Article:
375ml Batavia Arrack.
1 Pineapple, chopped
6 lemons, peeled and juiced.
1 Quart Straus Family Creamery Whole Milk.
1 Pint Water.
8 teaspoons Cascade Hops.
4 pieces dried Clemetine Peel.
20 Whole Coriander Seeds, crushed.
8 Whole Cloves, crushed.
1/2 stick Cassia Cinnamon, crushed.
1/2 Pound Sugar.
1/4 Pound Malted Barley Syrup.

Place lemon peels in sealed container with rum and batavia arrack. Infuse for 48 hours.

Place pineapple in sealed container with Pisco and juice 4 lemons. Infuse for 24 hours.

For Alex.

Add 4 teaspoon hops to pineapple mixture and shake. Infuse for another 24 hours.


Boil water to a simmer and pour over 4 teaspoons hops, dried clementine peels, cloves, and cinnamon. Dissolve sugar and barley syrup in spiced solution. Cool and allow to stand for 24 hours.

Hop and Barley Malt Syrup.

Bring milk to 140-150 degrees F. Pour Pisco off of pineapple, attempting to squeeze as much juice/booze out of the fruit as possible. Pour warm milk into flavored Pisco, cover, and allow to stand for a half an hour or so.

Floating Curds.

Disturbing curd as little as possible, pour milk and pisco through a fine sieve.

Curd Closeup.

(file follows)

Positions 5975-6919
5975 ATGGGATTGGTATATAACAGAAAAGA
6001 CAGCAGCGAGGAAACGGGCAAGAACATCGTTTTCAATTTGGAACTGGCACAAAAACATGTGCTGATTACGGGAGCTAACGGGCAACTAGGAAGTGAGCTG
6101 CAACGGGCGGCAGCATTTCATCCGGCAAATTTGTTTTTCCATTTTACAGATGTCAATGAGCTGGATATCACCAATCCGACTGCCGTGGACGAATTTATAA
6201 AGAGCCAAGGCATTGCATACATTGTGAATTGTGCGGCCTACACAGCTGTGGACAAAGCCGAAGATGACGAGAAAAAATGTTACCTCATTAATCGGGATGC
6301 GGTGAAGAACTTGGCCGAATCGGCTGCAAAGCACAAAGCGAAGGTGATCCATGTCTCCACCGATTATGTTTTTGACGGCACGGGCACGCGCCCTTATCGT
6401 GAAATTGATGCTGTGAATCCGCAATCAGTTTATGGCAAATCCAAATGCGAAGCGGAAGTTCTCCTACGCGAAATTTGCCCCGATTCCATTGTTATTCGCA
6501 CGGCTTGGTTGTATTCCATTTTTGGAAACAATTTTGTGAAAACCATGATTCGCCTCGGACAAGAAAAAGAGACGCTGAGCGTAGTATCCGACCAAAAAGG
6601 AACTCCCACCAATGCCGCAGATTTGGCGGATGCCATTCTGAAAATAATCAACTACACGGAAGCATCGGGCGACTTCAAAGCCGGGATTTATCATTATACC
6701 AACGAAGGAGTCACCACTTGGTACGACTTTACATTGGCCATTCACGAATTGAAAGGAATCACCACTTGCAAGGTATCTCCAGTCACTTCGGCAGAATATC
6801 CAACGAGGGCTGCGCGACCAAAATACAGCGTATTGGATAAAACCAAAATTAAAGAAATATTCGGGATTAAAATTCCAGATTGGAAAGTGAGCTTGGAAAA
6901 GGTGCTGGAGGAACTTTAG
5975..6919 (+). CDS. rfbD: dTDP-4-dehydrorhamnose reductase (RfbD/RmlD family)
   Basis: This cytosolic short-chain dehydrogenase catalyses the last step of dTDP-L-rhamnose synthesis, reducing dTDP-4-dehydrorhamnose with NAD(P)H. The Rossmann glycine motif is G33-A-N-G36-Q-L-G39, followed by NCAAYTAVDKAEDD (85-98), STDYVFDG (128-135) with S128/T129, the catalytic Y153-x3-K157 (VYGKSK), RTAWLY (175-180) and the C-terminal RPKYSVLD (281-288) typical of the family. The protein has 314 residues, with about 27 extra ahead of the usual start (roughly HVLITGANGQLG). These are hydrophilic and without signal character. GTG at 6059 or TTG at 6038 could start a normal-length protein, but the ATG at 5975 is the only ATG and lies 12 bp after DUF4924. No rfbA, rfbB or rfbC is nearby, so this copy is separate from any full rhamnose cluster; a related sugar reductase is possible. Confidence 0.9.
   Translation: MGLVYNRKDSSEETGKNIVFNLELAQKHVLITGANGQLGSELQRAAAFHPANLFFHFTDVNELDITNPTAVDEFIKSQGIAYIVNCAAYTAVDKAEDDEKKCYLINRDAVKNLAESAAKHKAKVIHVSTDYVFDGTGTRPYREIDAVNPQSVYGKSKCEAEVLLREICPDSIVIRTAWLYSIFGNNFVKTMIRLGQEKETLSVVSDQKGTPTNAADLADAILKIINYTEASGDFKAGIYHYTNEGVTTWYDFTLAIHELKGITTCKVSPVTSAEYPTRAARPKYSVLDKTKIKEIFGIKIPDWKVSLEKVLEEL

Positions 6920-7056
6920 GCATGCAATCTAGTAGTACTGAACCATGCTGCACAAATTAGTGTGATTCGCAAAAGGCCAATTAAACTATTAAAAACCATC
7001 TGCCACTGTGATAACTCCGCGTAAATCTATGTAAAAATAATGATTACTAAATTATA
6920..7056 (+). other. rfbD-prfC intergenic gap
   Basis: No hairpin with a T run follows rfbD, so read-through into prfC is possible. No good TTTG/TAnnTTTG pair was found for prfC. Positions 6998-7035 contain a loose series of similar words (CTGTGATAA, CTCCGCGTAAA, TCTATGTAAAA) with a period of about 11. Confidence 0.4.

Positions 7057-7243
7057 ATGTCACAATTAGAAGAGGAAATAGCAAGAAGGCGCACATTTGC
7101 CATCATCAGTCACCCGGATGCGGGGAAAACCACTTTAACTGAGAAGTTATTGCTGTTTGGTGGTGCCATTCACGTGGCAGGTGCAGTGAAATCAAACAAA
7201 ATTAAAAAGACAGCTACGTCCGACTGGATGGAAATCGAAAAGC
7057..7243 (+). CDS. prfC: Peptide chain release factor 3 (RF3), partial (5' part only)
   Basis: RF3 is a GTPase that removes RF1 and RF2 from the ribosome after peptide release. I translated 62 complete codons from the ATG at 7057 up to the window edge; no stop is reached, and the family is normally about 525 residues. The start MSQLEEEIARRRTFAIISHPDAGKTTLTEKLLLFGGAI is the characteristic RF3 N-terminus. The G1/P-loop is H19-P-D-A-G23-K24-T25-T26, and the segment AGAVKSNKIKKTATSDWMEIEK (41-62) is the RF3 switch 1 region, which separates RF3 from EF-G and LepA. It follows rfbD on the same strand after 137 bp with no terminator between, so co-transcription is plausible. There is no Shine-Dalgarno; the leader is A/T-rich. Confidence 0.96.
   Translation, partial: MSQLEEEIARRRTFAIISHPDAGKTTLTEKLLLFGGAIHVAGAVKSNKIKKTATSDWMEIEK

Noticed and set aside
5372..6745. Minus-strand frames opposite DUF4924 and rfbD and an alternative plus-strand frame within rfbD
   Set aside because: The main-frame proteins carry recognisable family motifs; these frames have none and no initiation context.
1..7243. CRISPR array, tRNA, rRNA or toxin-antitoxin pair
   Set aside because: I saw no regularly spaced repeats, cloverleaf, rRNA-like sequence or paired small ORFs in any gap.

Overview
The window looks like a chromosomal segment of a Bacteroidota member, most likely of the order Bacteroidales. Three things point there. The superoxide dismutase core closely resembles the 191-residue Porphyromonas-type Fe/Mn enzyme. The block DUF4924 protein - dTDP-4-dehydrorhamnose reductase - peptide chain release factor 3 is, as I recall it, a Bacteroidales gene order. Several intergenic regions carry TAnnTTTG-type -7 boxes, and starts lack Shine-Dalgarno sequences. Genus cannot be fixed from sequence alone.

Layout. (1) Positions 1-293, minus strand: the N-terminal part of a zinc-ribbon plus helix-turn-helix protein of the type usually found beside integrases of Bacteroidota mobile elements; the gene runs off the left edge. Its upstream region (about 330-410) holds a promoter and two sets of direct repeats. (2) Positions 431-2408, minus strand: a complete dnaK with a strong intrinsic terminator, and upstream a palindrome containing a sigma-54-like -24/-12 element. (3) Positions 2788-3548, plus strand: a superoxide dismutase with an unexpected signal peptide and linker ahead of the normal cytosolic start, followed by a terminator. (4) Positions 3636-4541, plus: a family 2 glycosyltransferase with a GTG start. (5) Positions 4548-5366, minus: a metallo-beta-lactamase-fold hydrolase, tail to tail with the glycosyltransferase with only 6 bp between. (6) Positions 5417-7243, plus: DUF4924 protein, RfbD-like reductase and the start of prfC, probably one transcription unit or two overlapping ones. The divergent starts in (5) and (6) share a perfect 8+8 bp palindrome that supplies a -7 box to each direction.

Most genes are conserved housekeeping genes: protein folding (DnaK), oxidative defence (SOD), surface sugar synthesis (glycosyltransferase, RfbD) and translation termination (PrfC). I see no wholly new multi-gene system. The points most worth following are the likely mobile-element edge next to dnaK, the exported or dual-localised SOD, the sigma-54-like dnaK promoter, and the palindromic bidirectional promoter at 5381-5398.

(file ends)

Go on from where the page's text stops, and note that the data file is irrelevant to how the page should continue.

At this point it will look kind of like “louched” absinthe. Filter again through a double layer of cheesecloth.


Remove peels from rum mixture and pour into pisco. Pour flavored syrup through fine sieve into mixture.


Pour all off into clean sealable containers and allow to stand at least 24 hours.

Milk Solids.

Rack punch off of any settled milk solids and filter through coffee filter or similar.

Bottle in clean sealable containers and chill.

Filtered and Bottled.

Serve over ice or with a splash of soda.

In a Glass.

About half way through this process, it occurred to me that I was making a compounded, flavored malt and alcohol beverage.  Oh wait, isn’t that what Zima was?

I mentioned this to Rob and his reply was, “And just think? If it does turn out like Zima, you’ll be filling the sad vacuum it left behind.”

Well, it doesn’t taste like Zima, that’s for sure.

The longer steep time for the spices put those out front. A slight underestimation of the sweetening power of Malted Barley tips this punch towards the sweet side. The use of lighter alcohol makes this seem like, “wait, does it actually have any alcohol?” I could have sworn I put some in…

Oh right, the legendary dangerously drinkable Pisco Punch. See you next week.

Modernist Punch One

When I last saw Alex he bugged me about making punch for an upcoming beer and food dinner we are both attending.